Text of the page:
During the research, subjects rode a stationary bike and researchers directly compared the performance of athletes when mouth breathing and nose breathing. Researchers noted “significantly improved” endurance levels in nasal breathers compared to mouth breathers. Some of the associated benefits include:

  • Maximum assimilation. Nasal breathing aligns the temperature and humidity of the air you breathe to levels your lungs can better assimilate.
  • Breathing rate. In the study, during a 200-watt effort, nasal breath rates were significantly lower than the rates among mouth breathers. Nasal breathers recorded a breath rate of 14 breaths per minute, while for mouth breathers, rates averaged 48 breaths per minute. At rest, we average 16 – 18 breath per minute.
  • Nervous system response to nasal breathing. Under normal circumstances, exercise induces a rise in sympathetic activity, which corresponds to a stress response within the body. But by taking HRV (Heart Rate Variability) measurements, researchers noticed a substantial increase in parasympathetic activity in nasal breathers.
  • The zen of “The Zone”. For many cyclists, there’s no greater feeling than entering a flow state. It’s one where time stands still, and we morph into a state of oneness of complete immersion. Alpha brain waves are associated with the deeply relaxed and meditative state required to enter such a state. During nasal breathing trials, cyclists were much more likely to exhibit bursts of alpha activity associated with flow state.
  • Brain waves during exercise. Studies suggest that during periods of stress and exertion, our brains become less coherent, but what this research showed was that brain waves become more coherent under nasal breathing. While this esoteric concept may be difficult to grasp, it’s a critical piece of the puzzle for those who want to enter a flow state. When more parts of our brain are doing the same thing, as opposed to being scattered, we slip into that sought after zone of oneness more easily.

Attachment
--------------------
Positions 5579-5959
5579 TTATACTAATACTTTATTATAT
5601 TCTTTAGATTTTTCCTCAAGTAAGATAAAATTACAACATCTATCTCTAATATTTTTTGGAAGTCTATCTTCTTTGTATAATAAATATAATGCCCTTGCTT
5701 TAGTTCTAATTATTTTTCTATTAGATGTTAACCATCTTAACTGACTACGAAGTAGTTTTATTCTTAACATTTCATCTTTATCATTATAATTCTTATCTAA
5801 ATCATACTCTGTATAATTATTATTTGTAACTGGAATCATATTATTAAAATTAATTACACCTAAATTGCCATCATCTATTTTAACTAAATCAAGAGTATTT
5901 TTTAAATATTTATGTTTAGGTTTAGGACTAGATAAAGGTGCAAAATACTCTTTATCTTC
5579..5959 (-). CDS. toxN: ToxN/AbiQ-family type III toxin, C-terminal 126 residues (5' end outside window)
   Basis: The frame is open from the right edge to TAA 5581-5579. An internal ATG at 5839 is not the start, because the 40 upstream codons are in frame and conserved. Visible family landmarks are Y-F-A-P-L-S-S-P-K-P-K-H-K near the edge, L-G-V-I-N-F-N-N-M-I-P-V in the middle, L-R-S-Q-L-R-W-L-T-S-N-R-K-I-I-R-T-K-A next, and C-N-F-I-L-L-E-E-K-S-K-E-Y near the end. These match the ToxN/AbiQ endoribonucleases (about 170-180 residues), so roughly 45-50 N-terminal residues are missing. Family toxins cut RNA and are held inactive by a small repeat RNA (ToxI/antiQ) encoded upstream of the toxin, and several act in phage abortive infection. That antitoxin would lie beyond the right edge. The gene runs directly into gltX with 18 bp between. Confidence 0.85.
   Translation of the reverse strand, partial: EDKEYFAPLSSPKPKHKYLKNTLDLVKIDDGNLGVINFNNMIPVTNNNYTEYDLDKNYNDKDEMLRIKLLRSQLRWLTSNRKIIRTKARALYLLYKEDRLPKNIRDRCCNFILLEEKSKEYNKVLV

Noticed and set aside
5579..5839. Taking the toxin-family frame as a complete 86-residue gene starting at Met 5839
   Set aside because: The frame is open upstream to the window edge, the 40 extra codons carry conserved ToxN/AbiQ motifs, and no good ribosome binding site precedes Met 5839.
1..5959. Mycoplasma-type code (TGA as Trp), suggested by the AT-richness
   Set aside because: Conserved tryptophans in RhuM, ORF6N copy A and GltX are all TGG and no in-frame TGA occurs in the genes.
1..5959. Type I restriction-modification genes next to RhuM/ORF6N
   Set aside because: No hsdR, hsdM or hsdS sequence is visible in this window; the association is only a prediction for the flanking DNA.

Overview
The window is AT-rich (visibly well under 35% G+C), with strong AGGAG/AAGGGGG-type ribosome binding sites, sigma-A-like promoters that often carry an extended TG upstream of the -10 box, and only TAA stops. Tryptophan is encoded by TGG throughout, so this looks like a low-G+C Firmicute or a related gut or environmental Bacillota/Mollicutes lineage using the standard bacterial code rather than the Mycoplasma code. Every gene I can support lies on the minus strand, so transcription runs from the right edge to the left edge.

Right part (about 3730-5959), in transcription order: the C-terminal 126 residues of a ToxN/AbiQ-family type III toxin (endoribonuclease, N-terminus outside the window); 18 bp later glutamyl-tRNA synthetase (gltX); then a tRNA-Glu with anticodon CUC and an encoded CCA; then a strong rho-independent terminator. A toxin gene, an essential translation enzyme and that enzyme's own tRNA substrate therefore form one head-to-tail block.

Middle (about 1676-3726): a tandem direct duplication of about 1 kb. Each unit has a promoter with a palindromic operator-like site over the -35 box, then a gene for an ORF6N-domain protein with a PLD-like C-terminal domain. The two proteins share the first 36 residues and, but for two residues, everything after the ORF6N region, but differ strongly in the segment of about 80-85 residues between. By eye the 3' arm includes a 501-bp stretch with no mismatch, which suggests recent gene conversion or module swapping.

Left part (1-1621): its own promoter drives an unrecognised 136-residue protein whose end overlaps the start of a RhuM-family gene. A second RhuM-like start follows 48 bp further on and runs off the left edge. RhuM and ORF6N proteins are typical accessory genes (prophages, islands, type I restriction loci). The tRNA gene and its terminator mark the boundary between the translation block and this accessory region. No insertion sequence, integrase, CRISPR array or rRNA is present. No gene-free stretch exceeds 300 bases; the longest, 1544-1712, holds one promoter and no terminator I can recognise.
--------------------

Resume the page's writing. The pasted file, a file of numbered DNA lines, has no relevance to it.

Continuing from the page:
If you’re cycling around Watopia on Zwift, then there’s no avoiding some of those killer hills. When entering anaerobic levels of intensity, it’s impossible not to unhinge the intake vent that is the mouth and gulp in oxygen. The secret to improved respiratory efficiency isn’t solely nasal breathing; it’s in reverting to it as the default breathing method in a sub-anaerobic zone.


So you’re convinced by the science? Jump on your bike now and give it a try, you’ll give up within 15 minutes, because your lungs are underdeveloped. They’re not used to breathing in the correct way and you won’t be able to sustain the same level of performance. The best time to do it when you’re coming back from a long period off the bike. Because those old habits are hard to break.

For those who want to work on undoing old ingrained habits, the smart trainer is a truly remarkable platform. It allows us to experiment with things like position and pedal stroke. We’re used to doing drills that focus on one leg for example. And just because you can’t see your lungs, doesn’t mean that you can’t isolate them and work on them during specific sessions.

To help perfect breathing, here’s an exercise you can practice on the smart trainer. Syncing your breath to your pedal stroke is like putting your body on autopilot. Depending on your cadence, inhale and exhale during a specified number of revolutions – then gradually extend. The harmonious nature of combining both means much less distraction than doing each individually.

You can also do incremental intervals. Start spinning very slowly for 15 minutes while you concentrate on breathing as slowly and deeply as possible. Then gradually speed up. When you reach that subtle point where your breath loses its deep rhythm, slow down to your original warm up speed. Once you get back into the right rhythm, then slowly increase again. Keep repeating and gradually you’ll find you can get incrementally faster each time. There are many more exercises in Body, Mind, and Sport for you to try.


Marginal gains are where it’s at in modern cycling. But while most don’t come cheap, breathing is free. And while it may seem simple (and it is), it will take practice to master. Many people take at least three weeks of consistent practice to break through and leave old habits behind. But once they do, it’s such a beautiful feeling that they never go back.